Astronomers, like other scientists, often use inference to help explain observations. If the path of a moving object changes, it can be inferred that a force has acted upon the object. In terms of stars and galaxies, that force is gravity. In this activity, you'll make inferences concerning hidden magnets based upon the way their magnetic force field influences a moving steel bearing.
Several small magnets
1. Work in teams of two. Use scissors to cut a rectangle of graph paper that fits within the inner lid of a shoebox.
2. Press out the paper, making sure that it is smooth. Secure it in place with tape.
3. One team member then places magnets on the upper surface of the shoebox lid. Position the magnets randomly and secure with tape. Don’t let the other team member see where you place these "unseen forces."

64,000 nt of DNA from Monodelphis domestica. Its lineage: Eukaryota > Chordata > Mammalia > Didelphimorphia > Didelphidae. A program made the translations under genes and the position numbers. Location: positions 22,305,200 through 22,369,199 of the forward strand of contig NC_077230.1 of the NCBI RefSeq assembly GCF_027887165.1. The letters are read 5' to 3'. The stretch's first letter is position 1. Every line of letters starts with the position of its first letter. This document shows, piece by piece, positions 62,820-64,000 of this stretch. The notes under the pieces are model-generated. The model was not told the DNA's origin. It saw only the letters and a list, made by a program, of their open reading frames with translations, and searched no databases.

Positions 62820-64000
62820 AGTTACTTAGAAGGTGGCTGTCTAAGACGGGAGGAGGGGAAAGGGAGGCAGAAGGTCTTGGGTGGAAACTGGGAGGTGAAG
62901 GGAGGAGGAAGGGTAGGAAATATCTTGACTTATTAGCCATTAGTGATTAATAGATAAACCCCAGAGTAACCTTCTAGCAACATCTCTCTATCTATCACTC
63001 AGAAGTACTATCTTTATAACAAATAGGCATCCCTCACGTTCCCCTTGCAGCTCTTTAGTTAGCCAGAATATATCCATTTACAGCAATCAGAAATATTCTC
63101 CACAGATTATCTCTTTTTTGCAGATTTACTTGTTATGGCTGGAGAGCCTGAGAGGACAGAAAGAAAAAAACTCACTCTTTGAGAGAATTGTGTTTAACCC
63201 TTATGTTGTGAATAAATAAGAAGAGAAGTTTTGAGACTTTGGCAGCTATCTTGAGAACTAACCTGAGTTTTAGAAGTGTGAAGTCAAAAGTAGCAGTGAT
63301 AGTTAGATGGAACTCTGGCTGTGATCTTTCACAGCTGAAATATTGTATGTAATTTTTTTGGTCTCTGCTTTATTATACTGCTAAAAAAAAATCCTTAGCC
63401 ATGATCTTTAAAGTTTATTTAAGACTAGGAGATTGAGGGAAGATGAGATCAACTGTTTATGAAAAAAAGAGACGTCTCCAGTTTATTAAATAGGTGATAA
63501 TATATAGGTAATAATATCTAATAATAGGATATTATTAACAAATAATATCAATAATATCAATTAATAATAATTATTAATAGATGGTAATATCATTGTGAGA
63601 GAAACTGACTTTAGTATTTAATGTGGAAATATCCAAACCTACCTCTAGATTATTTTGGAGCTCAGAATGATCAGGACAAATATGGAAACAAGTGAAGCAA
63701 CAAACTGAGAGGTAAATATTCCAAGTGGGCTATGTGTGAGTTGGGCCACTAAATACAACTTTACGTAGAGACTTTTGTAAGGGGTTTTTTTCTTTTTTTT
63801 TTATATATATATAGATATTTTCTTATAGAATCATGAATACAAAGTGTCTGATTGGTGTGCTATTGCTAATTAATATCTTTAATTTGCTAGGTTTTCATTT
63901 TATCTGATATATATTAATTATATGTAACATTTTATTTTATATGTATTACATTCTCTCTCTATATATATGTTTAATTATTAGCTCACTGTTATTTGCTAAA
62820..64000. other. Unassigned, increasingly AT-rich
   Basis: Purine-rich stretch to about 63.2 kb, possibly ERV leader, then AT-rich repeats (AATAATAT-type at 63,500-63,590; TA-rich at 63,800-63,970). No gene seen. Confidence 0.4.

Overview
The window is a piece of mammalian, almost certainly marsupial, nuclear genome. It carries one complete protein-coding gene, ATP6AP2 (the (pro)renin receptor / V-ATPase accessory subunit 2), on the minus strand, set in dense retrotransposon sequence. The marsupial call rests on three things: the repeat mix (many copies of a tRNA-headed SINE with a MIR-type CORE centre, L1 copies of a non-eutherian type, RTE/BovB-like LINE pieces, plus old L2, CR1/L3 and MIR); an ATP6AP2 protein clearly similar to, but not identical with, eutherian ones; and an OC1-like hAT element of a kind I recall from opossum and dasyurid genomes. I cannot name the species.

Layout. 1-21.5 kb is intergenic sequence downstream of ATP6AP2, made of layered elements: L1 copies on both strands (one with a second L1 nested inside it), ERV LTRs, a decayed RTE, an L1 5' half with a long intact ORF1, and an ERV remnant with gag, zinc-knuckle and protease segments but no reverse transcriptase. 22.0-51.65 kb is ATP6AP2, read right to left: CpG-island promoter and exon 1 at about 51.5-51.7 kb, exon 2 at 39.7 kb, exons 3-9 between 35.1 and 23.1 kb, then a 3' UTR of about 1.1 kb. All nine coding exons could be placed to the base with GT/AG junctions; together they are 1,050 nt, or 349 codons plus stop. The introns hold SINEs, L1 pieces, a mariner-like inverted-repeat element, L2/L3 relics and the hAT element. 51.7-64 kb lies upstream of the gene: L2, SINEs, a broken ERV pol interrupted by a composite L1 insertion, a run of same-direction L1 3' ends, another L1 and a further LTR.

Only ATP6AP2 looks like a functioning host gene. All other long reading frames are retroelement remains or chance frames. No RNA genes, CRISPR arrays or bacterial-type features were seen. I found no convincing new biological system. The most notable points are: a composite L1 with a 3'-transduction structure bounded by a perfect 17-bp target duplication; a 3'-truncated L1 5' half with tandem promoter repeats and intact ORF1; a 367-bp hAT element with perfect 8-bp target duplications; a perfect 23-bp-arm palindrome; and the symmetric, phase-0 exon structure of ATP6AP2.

4. Next, turn the lid over so the positions of the magnets cannot be seen. Prop the lid against a thick textbook, producing a gentle slope.
5. The team member who didn't place the magnets is challenged to uncover their positions. The strategy involves letting a steel ball-bearing roll down the slope of the lid. Any changes in the path of the bearing are used to make inferences about the location of the magnets.
6. As evidence is collected, the team member marks their assumed positions on the graph paper. When the activity is finished, turn the lid over and verify the positions.
7. Once completed, team members exchange roles and repeat the activity.